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Panel urges purchase of Spotted Dog Ranch, with conditions

By   /   August 18, 2010  /   News  /   No Comments


A state panel on Wednesday recommended the Trustee Restoration Council approve the purchase, with six funding conditions, of the 27,616-acre Spotted Dog property near Avon for $15.2 million.

The area is considered to be Montana’s second-largest piece of intact contiguous grassland west of the Continental Divide.

The Upper Clark Fork River Basin Remediation and Restoration Advisory Council made their recommendation by a unanimous vote in Deer Lodge, according to an official with the Natural Resource Damage Program.

The panel approved six funding conditions that included instructions to seek additional funding partners, recommending the FWP make annual reports on the status of improvements, and protecting the tax base of Powell County. (See full list below)

Two other funding considerations considered by the panel did not gain the support of the full group, including a proposed recommendation on annual operation and maintenance money.

The Trustee Restoration Council is expected to take up the issue at their meeting later this month. It’s been a busy past couple months for Spotted Dog. In July, it was the subject of a public hearing in Deer Lodge in which no vote was taken.

On Aug. 5, the FWP approved the purchase, using an NRDP grant, to turn the ranch into state wildlife management area and have seasonal public access.

On Monday, the state Land Board approved the purchase contingent upon the NRDP money. “It’s an extraordinary opportunity,” Gov. Brian Schweitzer has said. “It is a wonderful piece of wildlife habitat.”

The land, owned by Y-T Timber LLC (aka RY Timber) and under lease to purchase by Rock Creek Cattle Co., is bordered on two sides by national forest property.

It is home to what state officials say is the largest concentration of wintering elk in the Upper Clark Fork River basin.

Officials said the proposal qualifies for NRDP funding by restoring or replacing resources injured by mining and smelting in the Upper Clark Fork basin. But it requires amending the NRDP’s grant process to get funding outside the regular grant cycle.

The NRDP was created in 1990 to prepare the state’s lawsuit against Atlantic Richfield Co. for damages to natural resources in the Upper Clark Fork River Basin.

The settlement earmarked about $130 million. The governor makes the final funding decisions on grant projects.

If approved, the state will pay $15.2 million or about $550 an acre, for 42 square miles of land. The state has also asked for $1.2 million for maintenance for five years.

Other costs were also factored in for the request. The FWP would also lease 10,260 acres of adjoining Department of Natural Resources and Conservation lands to establish at 38,000-acre Wildlife Management Area.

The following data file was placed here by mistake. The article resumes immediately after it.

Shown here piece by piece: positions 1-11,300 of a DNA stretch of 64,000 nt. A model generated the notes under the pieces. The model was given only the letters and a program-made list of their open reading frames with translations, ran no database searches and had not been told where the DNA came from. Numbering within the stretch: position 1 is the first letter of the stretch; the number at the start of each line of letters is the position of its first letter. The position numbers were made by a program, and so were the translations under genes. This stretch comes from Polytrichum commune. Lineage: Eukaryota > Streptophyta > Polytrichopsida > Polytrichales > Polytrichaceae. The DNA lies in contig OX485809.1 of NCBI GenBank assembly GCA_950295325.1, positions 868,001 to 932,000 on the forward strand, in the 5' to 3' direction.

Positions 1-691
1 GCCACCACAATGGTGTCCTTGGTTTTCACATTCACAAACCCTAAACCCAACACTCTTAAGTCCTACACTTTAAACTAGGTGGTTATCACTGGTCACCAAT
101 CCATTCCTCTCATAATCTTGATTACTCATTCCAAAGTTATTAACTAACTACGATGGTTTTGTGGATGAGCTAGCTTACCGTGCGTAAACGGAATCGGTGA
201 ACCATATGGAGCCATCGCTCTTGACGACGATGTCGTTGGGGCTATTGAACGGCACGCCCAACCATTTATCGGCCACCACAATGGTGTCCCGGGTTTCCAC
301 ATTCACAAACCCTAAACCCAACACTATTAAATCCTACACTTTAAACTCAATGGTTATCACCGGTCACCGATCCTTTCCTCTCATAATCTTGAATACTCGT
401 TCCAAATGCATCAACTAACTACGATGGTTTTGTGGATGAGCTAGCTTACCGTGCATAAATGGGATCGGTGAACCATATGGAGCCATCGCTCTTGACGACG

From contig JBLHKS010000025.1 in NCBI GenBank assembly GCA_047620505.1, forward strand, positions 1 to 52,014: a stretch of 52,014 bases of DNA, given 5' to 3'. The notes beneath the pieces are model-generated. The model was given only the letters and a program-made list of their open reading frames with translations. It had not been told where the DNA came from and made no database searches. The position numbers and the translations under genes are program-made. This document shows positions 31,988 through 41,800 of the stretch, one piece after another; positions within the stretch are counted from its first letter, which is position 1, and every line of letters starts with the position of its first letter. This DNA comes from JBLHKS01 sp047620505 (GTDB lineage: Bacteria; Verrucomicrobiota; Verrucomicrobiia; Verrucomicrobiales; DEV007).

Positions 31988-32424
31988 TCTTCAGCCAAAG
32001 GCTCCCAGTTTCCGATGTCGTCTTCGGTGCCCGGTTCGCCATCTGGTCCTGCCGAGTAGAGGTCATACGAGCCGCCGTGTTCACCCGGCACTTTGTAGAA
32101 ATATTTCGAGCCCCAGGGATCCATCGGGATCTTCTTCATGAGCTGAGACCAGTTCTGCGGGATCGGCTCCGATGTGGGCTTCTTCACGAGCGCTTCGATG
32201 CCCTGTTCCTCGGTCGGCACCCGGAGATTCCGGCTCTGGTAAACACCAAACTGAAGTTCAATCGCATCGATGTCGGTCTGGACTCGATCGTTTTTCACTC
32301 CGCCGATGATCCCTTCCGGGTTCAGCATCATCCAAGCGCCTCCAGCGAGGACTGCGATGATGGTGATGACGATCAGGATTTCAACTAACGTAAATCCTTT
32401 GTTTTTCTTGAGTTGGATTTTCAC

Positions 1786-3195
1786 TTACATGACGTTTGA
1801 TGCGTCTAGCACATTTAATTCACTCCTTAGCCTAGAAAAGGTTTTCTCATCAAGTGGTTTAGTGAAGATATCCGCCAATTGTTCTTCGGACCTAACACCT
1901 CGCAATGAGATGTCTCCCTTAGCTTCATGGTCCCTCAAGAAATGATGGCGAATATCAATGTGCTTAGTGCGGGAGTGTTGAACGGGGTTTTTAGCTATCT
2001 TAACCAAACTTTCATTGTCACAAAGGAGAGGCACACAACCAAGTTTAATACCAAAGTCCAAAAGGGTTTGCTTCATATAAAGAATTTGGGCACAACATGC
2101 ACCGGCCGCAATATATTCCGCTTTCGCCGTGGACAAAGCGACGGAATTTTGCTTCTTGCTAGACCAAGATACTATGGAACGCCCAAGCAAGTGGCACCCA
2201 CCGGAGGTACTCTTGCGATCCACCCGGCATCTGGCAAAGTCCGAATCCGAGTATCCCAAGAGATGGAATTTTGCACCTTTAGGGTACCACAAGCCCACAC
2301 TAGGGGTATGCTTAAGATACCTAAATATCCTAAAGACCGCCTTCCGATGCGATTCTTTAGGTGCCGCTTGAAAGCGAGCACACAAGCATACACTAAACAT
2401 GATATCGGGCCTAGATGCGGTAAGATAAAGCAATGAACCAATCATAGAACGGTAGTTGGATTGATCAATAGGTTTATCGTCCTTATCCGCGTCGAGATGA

The proposal still has to go to the Governor’s Trustee Restoration Council later this month for approval.

Schweitzer has said previous governors have used NRDP funds to buy property. Some people have said the proposal has been put on a fast track and bypassed normal procedural steps.

State officials say the property just became available and they fear that if the state doesn’t buy it, a private party will.

Criticism by some people attending a July 14 public hearing in Deer Lodge arose after residents learned Schweitzer was first contacted by Rock Creek Cattle Co., which was going to buy the property from Y-T for $9 million and then sell it to the state for about $15 million. On July 23, the state Legislature’s Environmental Quality Council committee debated the merits of the state purchasing the ranch, but took no action. Summary of the Advisory Council funding conditions and recommendations to the Trustee Restoration Council.

The Advisory Council approved Spotted Dog with the following funding conditions:

1. Seek additional funding partners – unanimous

2. Encouraged to include cattle grazing for all future wma plans – unanimous

3. AC made it clear – part of long range planning effort and to be included as part of terrestrial allocation – Unanimous

4. Any future sales of property will be subject to AC and TRC and approval; funds generated from any future sale of the property will be refunded to NRD fund; in the event the restoration needs become such that need for more money – the sale of this property could be subject AC and TRC recommendation – unanimous

5. With any future exchange – the tax base of Powell County be protected – unanimous

6. Funding for operation and maintenance be excluded – withdrawn

7. Recommend 300,000 o and m with the idea that other organizations can step up to the plate or come back each year for operation and maintenance money – no second – motion fails

8. Recommended the FWP make an annual report as to the status of improvements.

Unanimous AC recommended to the TRC to approve Spotted Dog with the 6 conditions listed above.

– Information provided by an official from the Natural Resource Damage Program


Phil formerly served as staff reporter for Watchdog.org.